I had mine for sale but couldn't get a fair price or a useful trade for it so it was not worth letting it go. I would consider trading it for a ruggedly built high powered (KW+) tuner with a wide impedance range but most so-called KW tuners are crap for ruggedness compared to this.

I think it may be possible to reversibly remove the smaller 15uH roller and substitue a 500 or 1000pF 5000V vacuum variable behind the crank so a wide range of improvised antennae could be used. In the ARRL handbook's mobile section there are dirt-simple series type matching networks for the base of the vehicle's antenna, some are L and some are C.

According to the remarks about the smallish series capacitor, that looks like it makes sense to try a larger variable cap. Back to the reactance figures I guess.
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« Reply #5 on: July 01, 2010, 11:29:28 AM »

Lots of hams have modified those over the years.  I think you should pass it on to someone that needs or wants the thing and build something. They are hard to come by.  I was going to use it to load up a vertical with the T3.  You could put that thing in a dog house at the base of just about any vertical you can make and it will match it.

C
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« Reply #6 on: July 01, 2010, 12:06:46 PM »

I had one of those hooked up to my BC-610. It seemed that 44 feet long wire  was the magic number when used  on 75/40 meters. I stopped using mine because of the high RF voltages that were impressed on all my solid state gear such as tape decks.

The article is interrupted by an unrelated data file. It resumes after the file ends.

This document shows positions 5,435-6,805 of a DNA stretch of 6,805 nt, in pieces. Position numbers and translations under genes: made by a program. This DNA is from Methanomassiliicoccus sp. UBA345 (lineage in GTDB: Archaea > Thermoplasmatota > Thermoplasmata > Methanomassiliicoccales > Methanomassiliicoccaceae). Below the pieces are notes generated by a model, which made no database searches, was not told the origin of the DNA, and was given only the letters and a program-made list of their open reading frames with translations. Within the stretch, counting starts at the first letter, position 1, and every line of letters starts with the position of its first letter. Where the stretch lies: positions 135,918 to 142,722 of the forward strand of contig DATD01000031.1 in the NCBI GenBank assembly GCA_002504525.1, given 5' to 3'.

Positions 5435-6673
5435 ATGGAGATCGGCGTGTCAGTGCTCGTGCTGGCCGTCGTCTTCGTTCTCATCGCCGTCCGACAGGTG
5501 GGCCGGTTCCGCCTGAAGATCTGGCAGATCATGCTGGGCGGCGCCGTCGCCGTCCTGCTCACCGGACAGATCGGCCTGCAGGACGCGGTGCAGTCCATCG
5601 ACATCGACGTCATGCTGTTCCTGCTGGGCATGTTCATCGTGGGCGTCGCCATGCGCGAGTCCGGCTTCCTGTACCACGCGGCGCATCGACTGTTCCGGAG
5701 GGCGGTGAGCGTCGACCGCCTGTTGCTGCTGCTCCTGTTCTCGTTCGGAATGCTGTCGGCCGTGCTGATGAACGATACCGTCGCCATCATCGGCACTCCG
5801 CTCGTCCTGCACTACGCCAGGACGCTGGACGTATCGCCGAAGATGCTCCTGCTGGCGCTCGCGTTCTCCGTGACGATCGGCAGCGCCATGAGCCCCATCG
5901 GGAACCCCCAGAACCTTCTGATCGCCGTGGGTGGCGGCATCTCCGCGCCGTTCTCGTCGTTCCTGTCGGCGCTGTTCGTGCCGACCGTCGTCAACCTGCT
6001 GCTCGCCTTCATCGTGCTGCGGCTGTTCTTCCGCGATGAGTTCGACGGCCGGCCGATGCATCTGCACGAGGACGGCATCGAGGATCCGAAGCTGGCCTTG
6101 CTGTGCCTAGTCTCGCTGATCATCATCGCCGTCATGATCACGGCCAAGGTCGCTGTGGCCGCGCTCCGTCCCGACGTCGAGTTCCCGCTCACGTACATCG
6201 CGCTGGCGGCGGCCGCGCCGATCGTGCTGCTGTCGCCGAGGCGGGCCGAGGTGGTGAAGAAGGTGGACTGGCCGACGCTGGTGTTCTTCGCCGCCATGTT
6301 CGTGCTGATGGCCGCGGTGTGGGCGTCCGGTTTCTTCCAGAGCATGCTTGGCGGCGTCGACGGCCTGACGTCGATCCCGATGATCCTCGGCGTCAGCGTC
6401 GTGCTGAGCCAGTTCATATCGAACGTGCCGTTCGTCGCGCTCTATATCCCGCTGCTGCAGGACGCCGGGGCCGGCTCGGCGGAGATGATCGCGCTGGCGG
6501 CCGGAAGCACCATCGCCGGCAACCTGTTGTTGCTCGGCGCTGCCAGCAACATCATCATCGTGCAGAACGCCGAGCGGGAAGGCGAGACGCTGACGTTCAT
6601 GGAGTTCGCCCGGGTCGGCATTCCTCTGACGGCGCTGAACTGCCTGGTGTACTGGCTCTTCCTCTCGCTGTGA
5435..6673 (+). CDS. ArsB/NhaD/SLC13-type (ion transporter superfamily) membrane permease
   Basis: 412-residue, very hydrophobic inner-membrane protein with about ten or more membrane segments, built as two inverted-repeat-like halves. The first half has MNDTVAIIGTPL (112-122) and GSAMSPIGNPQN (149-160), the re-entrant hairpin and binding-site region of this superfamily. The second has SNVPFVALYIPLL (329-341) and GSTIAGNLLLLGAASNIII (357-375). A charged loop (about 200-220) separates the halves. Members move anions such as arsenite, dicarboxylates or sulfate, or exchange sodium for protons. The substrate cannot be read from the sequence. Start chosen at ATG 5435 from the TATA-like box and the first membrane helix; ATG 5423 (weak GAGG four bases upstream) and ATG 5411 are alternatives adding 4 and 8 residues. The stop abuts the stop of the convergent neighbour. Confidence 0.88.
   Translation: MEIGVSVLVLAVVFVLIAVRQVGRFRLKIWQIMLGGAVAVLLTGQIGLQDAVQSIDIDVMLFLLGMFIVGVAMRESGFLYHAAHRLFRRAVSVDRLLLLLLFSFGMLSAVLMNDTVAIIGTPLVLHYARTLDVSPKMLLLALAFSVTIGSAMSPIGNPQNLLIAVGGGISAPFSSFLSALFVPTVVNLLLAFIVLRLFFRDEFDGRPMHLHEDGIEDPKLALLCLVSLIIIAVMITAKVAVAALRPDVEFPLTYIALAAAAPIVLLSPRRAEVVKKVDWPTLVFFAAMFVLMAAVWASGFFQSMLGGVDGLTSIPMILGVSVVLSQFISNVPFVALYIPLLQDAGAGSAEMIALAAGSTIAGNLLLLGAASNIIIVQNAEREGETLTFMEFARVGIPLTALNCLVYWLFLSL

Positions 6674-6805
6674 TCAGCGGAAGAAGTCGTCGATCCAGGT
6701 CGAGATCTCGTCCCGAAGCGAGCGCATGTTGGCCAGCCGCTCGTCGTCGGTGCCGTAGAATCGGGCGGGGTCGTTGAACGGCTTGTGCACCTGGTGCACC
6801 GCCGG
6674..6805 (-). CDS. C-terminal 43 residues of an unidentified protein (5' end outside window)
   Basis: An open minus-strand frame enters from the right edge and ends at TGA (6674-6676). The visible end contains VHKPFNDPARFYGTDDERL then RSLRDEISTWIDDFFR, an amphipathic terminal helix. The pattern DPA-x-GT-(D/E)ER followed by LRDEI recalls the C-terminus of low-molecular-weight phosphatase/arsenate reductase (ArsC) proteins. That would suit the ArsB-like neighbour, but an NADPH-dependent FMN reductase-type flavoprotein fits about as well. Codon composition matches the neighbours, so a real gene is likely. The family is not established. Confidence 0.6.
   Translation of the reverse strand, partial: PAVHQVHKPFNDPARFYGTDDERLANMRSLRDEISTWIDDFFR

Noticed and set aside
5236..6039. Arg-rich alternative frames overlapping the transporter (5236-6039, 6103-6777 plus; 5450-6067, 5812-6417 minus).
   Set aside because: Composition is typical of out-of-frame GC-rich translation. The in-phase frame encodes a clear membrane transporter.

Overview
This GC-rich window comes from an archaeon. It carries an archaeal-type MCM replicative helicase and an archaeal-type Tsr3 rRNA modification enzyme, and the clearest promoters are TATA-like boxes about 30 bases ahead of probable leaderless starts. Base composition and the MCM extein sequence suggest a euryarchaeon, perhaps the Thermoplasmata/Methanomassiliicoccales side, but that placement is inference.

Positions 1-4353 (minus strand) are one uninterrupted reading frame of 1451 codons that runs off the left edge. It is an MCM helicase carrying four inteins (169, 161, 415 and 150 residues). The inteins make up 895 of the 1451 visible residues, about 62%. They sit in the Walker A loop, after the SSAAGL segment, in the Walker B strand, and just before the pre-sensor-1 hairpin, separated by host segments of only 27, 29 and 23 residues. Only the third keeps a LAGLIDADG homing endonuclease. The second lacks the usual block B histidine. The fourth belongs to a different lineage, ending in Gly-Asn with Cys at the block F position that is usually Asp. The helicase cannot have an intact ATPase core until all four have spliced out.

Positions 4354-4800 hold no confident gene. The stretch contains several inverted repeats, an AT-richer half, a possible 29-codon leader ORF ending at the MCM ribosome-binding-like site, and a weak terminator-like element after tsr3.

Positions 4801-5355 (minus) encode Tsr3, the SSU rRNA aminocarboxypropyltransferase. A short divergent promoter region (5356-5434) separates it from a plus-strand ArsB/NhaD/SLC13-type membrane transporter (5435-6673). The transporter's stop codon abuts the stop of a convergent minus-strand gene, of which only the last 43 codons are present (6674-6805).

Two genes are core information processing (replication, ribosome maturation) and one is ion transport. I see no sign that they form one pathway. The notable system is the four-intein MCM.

(Blew a few of their brains out)

I think if they were used as a remote antenna tuner 100 feet from the shack, you'd be ok.  I also found them hard to tune when using with the 610. Probably an antenna analyzer would be best for a pre-tune.
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« Reply #7 on: July 01, 2010, 03:27:41 PM »

As you probably know, 18 MHz is the top end for the BC-610, hence the tuner specs showing the same, but it works above that frequency too.

As said already, the tuner was intended to match mobile whips, so when you know what you are going to be matching, you can minimize the parts count. In this case that means that a good variable capacitor is absent because it wasn't needed for that specific application.

While you could make the tuner usable for a wide variety of applications by adding a vacuum variable and some re-configuration jack strips, it does seem a shame to mess up a rather rare and sought after item by doing so, and I am not sure those parts will fit inside.  But, I sympathize that so often while everyone wants you to keep a rare item original and not modify it, nobody is willing to buy it from you at any price which would allow replacement with something else capable of doing the same task.

Remember that there is no such thing as a 0-to-something variable capacitor. All have minimum capacities, the vacuum variables having the smallest minimum capacity.  Not really an issue in a tuner but becomes important in higher frequency tank circuits.
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Geoff Fors
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« Reply #8 on: July 01, 2010, 06:34:47 PM »

Lately when I have seen one for sale it has been in  the $300 to $350 range.
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« Reply #9 on: July 01, 2010, 07:20:23 PM »

Lately when I have seen one for sale it has been in  the $300 to $350 range.

That's what I thought, but I kept getting lowballed for $150-200, guys saying they can get them for that. OK, well then they should go to those sellers, right? Maybe I'll put it aside and build something. It seems like I don't get enough L in a roller around here. Most of mine are 30uH or less, the plate tank sort.